UPDATE: The Senate and House each passed the two-year bill Friday morning, Feb. 9. It was signed by President Trump, ending a brief government shutdown.
By Dean Franks, senior vice president, congressional relations, ARTBA
Senate Majority Leader Mitch McConnell (R-Ky.) and Minority Leader Chuck Schumer (D-N.Y.) Feb. 7 announced a deal on federal spending levels that would increase defense and discretionary spending by nearly $300 billion over the next two years. Included in the discretionary spending is $20 billion ($10 billion each for FY 2018 and FY 2019) in additional infrastructure funding beyond what was appropriated for FY 2017.
How the $20 billion will be used remains to be determined, but congressional staff involved in the negotiations confirmed to ARTBA the spending would likely be for non-Highway Trust Fund-supported programs, such as transit capital projects, the TIGER grants program, water infrastructure and rural broadband. The relationship between these resources and President Donald Trump’s proposed $1.5 trillion infrastructure package is unclear.
The $20 billion infrastructure funding comes as part of a larger agreement between House and Senate leadership to increase spending in FY 2018 and FY 2019 beyond the agreed budget caps put in place as part of the Bipartisan Budget Act of 2013 for appropriation levels through FY 2023. The deal also includes emergency spending for areas stricken by hurricanes and other disasters in 2017; funding to tackle the opioid crisis; and increases the debt ceiling beyond this fall’s midterm elections.
See the Senate overview of the proposal.
While a deal has been agreed to by congressional leaders, successful floor votes in the Senate and House still need to be taken before the package heads to President Trump for his signature.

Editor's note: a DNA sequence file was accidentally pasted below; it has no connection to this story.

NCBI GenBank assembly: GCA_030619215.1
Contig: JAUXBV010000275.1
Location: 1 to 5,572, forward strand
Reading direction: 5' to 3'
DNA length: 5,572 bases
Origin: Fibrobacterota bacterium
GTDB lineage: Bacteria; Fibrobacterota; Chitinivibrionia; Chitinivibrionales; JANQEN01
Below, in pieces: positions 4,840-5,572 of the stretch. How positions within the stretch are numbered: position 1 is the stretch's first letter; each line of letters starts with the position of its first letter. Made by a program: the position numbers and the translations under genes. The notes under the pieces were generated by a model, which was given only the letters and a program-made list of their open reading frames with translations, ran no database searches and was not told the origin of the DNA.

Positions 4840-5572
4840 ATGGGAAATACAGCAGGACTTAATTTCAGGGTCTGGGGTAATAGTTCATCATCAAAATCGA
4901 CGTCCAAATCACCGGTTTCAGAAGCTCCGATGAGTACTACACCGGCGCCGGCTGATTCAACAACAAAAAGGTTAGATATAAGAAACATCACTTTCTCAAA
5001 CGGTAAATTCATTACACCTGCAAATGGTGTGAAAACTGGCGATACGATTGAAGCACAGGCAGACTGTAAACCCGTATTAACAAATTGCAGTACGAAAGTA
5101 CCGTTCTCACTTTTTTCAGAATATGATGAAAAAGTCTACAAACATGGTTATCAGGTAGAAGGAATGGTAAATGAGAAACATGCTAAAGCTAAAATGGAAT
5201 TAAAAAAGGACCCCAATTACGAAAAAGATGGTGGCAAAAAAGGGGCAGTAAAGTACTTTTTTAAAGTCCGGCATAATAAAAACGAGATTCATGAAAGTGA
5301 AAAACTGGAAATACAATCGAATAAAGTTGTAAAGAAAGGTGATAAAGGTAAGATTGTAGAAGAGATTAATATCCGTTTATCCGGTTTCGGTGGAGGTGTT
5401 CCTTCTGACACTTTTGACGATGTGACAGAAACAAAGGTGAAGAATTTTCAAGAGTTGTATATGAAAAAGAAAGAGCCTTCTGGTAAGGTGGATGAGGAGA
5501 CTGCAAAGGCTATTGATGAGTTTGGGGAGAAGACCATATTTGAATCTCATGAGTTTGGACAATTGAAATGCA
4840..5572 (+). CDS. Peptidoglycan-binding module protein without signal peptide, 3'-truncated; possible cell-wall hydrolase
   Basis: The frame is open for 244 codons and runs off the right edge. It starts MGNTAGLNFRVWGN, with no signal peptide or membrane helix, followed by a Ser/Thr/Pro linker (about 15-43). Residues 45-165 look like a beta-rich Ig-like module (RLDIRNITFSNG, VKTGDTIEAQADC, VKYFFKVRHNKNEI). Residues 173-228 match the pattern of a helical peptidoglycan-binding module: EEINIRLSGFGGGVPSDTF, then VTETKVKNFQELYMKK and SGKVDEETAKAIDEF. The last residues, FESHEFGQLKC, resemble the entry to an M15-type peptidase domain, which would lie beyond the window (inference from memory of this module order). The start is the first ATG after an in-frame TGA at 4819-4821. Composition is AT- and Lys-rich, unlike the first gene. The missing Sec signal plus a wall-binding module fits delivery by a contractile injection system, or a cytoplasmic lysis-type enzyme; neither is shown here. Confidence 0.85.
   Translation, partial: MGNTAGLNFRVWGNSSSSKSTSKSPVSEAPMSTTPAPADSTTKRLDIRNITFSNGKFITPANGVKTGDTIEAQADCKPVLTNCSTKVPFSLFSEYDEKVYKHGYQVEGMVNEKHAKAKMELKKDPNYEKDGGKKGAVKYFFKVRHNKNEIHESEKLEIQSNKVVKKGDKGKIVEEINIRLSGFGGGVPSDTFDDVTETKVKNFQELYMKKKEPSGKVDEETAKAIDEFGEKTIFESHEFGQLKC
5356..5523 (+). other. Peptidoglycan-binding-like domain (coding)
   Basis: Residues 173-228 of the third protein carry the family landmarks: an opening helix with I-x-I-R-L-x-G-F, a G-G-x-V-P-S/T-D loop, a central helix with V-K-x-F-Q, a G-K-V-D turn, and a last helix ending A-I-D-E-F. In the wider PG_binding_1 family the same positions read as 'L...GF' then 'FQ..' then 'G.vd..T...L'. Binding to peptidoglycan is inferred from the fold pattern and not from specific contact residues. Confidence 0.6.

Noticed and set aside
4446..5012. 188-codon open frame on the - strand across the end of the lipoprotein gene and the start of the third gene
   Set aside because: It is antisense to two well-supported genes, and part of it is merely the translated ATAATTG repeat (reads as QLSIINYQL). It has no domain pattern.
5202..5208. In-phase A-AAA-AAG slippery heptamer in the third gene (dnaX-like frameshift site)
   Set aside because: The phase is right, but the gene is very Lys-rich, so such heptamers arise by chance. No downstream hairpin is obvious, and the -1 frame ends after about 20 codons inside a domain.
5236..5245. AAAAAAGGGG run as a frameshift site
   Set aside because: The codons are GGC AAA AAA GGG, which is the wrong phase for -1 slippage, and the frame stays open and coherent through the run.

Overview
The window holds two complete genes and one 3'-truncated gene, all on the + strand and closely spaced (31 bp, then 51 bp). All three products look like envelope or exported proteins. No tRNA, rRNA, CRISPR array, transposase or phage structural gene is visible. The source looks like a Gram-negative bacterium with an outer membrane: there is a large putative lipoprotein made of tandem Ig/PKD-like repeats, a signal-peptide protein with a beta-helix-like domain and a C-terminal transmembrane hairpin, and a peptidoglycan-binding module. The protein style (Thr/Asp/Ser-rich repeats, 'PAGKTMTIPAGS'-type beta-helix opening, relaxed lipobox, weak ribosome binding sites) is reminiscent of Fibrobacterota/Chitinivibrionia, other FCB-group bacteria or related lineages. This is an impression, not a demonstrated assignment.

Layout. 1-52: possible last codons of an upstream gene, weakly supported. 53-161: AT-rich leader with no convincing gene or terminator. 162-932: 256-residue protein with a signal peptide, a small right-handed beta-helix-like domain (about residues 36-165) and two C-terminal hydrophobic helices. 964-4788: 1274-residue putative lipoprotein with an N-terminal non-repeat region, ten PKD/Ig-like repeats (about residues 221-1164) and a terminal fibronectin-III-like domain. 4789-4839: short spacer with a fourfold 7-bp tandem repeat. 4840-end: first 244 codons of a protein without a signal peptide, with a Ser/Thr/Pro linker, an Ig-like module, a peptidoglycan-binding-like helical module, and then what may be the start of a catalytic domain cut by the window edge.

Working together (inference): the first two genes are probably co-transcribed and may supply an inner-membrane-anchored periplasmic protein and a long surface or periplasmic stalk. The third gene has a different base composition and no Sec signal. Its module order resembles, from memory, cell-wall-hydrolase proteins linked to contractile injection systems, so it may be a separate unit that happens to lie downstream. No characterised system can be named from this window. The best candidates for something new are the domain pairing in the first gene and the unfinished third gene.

The federal government has been operating under a series of continuing resolutions (CR), or temporary spending deals, at FY 2017 levels since October, with the current one set to expire midnight Feb. 8. The Senate will likely take up the package and include another short-term CR, lasting only a few weeks, to give House and Senate appropriators time to finish their work on a final FY 2018 spending package. That deal is expected to include spending for highway programs at the FAST Act-authorized levels for FY 2018, a $900 million increase over FY 2017. It is in this final FY 2018 package where the details of the $10 billion in additional infrastructure funding will be resolved.
Once the Senate passes the new CR with the budget caps agreement, it will go to the House, where passage is less certain. Conservative Republicans are expected to oppose the plan and Democrats are threatening to withhold support unless Speaker Paul Ryan (R-Wis.) agrees to take up immigration legislation.
ARTBA will continue to update members of the ongoing fiscal drama and advocate for, at a minimum, full FAST Act funding in the final appropriations package of the year.